Expo Line Seeks Public Participation
Phase One of the Exposition Light Rail Transit Project is in the final stretch to completion and wants to add an addition station at Farmdale Avenue
By Yussuf J. Simmonds
Titled 'Project Update' (PU) the Exposition Light Rail Transit Project (Expo Line) is seeking the public's blessing to add a station near Dorsey High School near Farmdale Avenue. As with any large-scale public development, questions and concerns will always be raised and need to be addressed in a meaningful way. Notwithstanding, there are usually suspicion and apprehension in the Black community when changes and modifications are being made to existing projects and promises. The station at Farmdale is no exception.
Â In order to give the community an opportunity for input, Samantha Bricker, the Chief Operating Officer for the Exposition Authority spoke with the Sentinel and she made it clear that the call for meaningful dialogue was genuine. "At present, we are at about 70 percent completed on the construction," she said, referring to the Expo Line. "We have stations going up, installing the power poles, and the art is being produced, and the cables are being put in all the way along the entire line."
The entire line that she referenced was explained in an illustrated booklet, and as she spoke, she moved through the pages methodically showing the pictures of the project while she described the contents of each page. The Phase 1 from Downtown Los Angeles to Culver City is approximately 8.6 miles at an estimated cost of $862 million according to the PU. Completion is projected to be 2011.
Bricker also said, that the upside of the daily ridership will pay dividends in less cars being on the road, less pollution and a cleaner (greener) environment--in addition to a decrease in travel time to and from Downtown.
The Public Utilities Commission (PUC) will be conducting a public participation forum at Dorsey High School specifically to engage the community about the proposed station at Farmdale Avenue. "It will be next Tuesday (June 1)," said Bricker, "and that will be the opportunity for the community to weigh in on the Farmdale Station because the big decision makers on this will be the PUC."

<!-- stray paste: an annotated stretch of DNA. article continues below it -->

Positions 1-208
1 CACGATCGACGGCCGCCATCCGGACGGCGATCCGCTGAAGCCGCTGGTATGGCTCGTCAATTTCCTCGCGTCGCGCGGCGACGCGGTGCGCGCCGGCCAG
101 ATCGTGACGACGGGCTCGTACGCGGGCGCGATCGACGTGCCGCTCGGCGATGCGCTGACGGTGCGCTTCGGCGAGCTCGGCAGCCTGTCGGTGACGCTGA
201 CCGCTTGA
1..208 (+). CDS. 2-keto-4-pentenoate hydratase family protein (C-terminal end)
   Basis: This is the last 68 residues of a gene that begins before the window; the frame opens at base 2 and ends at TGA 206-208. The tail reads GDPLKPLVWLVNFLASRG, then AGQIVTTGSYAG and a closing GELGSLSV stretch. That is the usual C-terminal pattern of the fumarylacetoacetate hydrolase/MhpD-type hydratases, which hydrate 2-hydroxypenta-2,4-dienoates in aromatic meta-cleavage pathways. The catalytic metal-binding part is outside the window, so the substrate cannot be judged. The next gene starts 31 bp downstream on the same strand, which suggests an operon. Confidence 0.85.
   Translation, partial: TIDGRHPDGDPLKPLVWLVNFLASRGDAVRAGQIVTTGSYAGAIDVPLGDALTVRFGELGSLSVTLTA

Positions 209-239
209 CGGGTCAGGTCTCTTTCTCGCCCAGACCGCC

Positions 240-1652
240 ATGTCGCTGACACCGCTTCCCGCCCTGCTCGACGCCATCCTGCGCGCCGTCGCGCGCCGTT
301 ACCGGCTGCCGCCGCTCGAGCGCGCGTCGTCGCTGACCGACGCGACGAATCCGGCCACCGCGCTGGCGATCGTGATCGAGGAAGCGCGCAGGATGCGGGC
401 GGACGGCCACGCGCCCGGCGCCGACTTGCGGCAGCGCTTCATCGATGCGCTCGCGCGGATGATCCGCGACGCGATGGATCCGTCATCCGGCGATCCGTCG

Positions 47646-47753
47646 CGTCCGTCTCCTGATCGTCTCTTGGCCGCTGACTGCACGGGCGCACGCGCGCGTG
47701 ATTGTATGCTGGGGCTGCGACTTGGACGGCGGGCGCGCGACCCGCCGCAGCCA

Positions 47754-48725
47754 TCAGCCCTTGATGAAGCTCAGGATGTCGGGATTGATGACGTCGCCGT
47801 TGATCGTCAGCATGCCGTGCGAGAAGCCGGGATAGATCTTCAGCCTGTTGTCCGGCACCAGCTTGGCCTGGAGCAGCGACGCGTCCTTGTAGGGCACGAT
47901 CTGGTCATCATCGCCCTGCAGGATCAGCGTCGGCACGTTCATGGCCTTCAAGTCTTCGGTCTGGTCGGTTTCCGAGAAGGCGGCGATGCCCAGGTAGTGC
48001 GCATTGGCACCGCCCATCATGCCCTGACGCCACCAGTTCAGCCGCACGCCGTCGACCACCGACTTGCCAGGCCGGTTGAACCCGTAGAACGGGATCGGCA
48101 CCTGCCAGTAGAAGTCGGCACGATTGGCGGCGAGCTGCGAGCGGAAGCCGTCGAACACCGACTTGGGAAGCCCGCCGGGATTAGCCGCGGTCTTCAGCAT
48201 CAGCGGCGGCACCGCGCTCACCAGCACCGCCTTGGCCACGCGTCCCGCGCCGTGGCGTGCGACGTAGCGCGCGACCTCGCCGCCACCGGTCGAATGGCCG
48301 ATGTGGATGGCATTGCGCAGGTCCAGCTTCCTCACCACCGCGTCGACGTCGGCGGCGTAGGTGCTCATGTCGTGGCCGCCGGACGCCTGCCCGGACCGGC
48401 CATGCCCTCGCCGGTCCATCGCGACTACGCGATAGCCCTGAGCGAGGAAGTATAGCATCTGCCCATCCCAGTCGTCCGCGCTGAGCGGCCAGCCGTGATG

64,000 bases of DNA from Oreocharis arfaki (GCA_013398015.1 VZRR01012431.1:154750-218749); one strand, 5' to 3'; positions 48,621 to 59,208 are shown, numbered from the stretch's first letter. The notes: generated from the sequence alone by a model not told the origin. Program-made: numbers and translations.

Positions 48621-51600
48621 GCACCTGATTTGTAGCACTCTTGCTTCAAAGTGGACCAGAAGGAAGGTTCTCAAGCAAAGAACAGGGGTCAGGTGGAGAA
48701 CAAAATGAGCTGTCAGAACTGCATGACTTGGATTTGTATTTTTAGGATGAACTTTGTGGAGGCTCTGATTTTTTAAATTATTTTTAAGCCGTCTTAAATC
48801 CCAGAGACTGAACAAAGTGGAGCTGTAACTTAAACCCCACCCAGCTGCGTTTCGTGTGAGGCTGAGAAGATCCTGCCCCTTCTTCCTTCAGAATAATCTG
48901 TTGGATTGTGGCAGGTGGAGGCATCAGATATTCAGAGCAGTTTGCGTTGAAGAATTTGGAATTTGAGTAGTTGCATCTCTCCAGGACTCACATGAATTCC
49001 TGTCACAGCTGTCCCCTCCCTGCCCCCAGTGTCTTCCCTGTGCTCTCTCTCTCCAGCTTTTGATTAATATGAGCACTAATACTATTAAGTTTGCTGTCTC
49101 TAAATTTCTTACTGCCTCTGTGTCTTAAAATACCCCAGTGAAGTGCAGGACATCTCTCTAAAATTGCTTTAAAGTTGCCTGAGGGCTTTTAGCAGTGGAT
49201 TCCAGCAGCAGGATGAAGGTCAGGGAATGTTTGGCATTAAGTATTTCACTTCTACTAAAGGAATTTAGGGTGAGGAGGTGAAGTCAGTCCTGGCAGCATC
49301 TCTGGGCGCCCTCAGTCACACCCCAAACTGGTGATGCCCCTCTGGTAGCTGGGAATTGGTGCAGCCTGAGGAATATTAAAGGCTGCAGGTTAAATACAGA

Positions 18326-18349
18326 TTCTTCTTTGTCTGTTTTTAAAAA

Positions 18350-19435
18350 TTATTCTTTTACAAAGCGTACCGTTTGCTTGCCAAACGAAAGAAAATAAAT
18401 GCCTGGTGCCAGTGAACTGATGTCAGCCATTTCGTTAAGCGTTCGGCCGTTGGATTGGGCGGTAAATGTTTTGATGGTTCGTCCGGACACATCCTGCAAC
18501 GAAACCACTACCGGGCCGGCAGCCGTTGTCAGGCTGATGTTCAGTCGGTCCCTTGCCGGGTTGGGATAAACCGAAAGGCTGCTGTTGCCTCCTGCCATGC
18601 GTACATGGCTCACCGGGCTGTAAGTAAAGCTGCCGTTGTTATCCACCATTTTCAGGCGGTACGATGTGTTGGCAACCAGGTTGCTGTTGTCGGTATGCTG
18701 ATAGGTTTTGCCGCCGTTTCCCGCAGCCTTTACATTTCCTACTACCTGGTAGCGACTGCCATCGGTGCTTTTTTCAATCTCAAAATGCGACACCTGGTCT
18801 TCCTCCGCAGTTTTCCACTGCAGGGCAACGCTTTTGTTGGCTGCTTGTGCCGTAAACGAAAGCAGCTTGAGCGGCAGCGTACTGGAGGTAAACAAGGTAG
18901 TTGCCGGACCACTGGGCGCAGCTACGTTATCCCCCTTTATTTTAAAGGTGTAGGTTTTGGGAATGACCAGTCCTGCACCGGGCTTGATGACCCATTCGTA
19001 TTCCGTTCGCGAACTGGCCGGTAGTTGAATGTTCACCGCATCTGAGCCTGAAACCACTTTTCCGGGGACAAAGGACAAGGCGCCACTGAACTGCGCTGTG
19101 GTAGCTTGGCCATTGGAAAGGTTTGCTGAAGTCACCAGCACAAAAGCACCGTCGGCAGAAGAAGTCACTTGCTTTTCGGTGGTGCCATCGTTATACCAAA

In explaining why the PUC is now seeking community input after the project is already 70 percent completed, Bricker said that the Farmdale Station was not part of the original project. It is an addition--an additional station along the 8.6-mile corridor. When asked what will happen if the public, the residents and those who will be impacted, decided 'we do not want a station here' then what?
Her response was, "It's really the PUC's decision. They make a determination every time the tracks cross a street, they (the Expo Line) have to get their (PUC's) approval." Using that rationale, it seemed like an exercise in futility since the people's word does not appear to count. "It goes back a hundred years, and they have that authority," she said.
From beginning to end, the corridor map at present shows 11 stations. And according to the PU, the benefits of the Farmdale Station will include a new station for the neighborhood, increased mobility, good paying construction jobs and access to neighborhood conveniences such as school, shopping, healthcare, etc.
Any objections will surface at the public participation meeting at Dorsey High School next Tuesday.